-- Robert Preidt
FRIDAY, Oct. 25 (HealthDay News) -- Children who participate in
arts and crafts seem more likely to be inventors or start
businesses when they're adults, according to a new study.
Michigan State University researchers looked at the university's
Honors College graduates from 1990 to 1995 who majored in science,
technology, engineering or mathematics and found that those who
owned businesses or patents received up to eight times more
exposure to the arts during childhood (until age 14) than people in
the general public.
"The most interesting finding was the importance of sustained participation in those activities," Rex LaMore, director of MSU's Center for Community and Economic Development, said in a university news release. "If you started as a young child and continued in your adult years, you're more likely to be an inventor as measured by the number of patents generated, businesses formed or articles published. And that was something we were surprised to discover."
Music training appeared especially important. The researchers
found that 93 percent of the graduates in the study reported
musical training at some point in their lives, compared with 34
percent of adults in the general population. The graduates also had
higher-than-average involvement in the visual arts, acting, dance
and creative writing, according to the study recently published in
Economic Development Quarterly.
The researchers also found that those who were exposed to metal
work and electronics during childhood were 42 percent more likely
to own a patent, while those exposed to photography during
childhood were 30 percent more likely to have a patent. Those
exposed to architecture during childhood were 87.5 percent more
likely to form a company.
An arts and crafts background can stimulate creative thinking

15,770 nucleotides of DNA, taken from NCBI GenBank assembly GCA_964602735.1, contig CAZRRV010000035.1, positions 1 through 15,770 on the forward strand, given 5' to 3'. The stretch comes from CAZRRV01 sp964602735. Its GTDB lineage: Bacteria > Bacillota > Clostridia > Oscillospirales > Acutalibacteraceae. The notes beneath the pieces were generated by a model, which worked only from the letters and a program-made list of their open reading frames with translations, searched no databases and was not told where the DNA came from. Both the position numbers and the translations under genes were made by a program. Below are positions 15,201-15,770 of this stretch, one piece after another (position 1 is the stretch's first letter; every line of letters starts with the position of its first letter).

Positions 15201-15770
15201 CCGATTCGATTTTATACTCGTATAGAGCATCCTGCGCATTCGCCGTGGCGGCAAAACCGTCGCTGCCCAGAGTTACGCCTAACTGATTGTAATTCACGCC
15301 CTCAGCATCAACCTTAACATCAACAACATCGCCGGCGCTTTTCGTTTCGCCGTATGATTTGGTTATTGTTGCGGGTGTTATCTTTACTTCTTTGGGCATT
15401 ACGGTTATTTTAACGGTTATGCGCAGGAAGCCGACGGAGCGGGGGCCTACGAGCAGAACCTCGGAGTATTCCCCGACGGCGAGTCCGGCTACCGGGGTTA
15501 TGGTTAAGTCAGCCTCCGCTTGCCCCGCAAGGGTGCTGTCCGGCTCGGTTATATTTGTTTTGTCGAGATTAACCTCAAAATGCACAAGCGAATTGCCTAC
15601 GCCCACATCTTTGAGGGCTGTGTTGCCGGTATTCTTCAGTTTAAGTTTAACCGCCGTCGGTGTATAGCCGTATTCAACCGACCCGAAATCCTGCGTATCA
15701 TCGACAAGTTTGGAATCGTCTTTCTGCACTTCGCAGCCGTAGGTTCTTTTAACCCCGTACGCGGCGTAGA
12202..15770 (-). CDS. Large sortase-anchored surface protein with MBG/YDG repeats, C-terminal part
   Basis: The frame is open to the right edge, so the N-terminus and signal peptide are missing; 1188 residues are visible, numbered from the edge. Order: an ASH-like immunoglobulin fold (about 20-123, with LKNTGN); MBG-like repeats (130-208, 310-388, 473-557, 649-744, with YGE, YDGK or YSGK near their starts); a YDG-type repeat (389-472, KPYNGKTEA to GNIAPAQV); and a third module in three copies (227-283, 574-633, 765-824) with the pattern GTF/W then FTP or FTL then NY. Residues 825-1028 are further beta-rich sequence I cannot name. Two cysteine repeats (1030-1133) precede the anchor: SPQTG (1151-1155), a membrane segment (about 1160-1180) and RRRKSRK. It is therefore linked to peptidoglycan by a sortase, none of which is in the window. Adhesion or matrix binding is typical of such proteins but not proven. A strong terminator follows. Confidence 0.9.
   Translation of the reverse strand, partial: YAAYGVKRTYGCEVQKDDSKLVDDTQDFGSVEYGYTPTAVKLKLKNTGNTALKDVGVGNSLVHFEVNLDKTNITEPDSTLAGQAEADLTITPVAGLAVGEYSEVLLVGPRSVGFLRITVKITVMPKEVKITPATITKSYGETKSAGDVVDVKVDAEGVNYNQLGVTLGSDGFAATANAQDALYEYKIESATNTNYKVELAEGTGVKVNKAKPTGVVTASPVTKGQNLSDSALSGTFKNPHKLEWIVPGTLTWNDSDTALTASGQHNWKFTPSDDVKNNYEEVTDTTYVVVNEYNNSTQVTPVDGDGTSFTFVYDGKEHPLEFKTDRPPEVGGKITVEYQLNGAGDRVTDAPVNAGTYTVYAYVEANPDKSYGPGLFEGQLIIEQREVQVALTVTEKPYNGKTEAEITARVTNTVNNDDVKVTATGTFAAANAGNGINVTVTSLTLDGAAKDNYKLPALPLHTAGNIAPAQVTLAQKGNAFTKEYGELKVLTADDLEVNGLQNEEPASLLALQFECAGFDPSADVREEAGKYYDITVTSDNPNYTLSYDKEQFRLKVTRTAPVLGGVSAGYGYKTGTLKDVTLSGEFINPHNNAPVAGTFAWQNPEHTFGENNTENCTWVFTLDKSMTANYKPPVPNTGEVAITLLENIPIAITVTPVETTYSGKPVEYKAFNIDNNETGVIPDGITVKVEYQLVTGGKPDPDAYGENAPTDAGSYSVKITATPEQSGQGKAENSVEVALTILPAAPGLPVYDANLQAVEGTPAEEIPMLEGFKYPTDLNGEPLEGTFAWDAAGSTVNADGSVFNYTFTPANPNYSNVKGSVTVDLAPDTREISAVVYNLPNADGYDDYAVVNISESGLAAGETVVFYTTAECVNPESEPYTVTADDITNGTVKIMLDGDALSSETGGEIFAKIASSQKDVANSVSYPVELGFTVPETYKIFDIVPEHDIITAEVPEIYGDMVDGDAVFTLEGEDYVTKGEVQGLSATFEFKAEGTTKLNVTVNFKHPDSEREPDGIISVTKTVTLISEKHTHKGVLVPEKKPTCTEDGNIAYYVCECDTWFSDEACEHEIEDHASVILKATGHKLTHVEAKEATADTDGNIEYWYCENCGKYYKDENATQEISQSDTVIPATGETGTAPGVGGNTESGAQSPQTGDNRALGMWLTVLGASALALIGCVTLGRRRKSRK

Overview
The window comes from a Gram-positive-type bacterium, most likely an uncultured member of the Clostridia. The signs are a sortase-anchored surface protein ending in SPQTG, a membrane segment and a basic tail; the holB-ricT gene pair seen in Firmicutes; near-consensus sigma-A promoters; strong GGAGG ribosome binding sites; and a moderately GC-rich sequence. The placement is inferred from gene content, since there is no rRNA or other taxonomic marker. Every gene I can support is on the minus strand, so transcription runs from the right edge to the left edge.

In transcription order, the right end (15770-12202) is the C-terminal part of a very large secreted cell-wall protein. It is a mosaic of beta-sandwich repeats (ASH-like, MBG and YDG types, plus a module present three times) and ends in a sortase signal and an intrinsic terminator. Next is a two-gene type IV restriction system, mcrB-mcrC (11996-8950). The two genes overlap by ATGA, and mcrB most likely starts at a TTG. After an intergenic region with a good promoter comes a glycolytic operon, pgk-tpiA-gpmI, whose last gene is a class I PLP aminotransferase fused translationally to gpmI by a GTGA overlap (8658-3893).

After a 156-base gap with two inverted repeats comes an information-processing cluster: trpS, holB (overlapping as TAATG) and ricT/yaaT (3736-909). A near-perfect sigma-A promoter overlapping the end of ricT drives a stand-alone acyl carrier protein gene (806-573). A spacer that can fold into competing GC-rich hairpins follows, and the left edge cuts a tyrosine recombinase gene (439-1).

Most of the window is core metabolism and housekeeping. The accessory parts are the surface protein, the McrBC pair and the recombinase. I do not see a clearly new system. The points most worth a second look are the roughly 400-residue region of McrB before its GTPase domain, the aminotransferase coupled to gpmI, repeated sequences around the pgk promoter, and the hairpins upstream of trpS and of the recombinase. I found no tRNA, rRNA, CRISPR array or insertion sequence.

that can help solve complex problems, according to the researchers,
who said their findings could prove valuable in helping to rebuild
the U.S. economy.
"Inventors are more likely to create high-growth, high-paying jobs in our state, and that's the kind of target we think we should be looking for," LaMore said. "So we better think about how we support artistic capacity, as well as science and math activity, so that we have these outcomes."
The Nemours Foundation explains how to introduce
toddlers to music.
EBSCO Information Services is fully accredited by URAC. URAC is an independent, nonprofit health care accrediting organization dedicated to promoting health care quality through accreditation, certification and commendation.
Please be aware that this information is provided to supplement the care provided by your physician. It is neither intended nor implied to be a substitute for professional medical advice. CALL YOUR HEALTHCARE PROVIDER IMMEDIATELY IF YOU THINK YOU MAY HAVE A MEDICAL EMERGENCY. Always seek the advice of your physician or other qualified health provider prior to starting any new treatment or with any questions you may have regarding a medical condition.
Copyright © EBSCO Information Services. All rights reserved.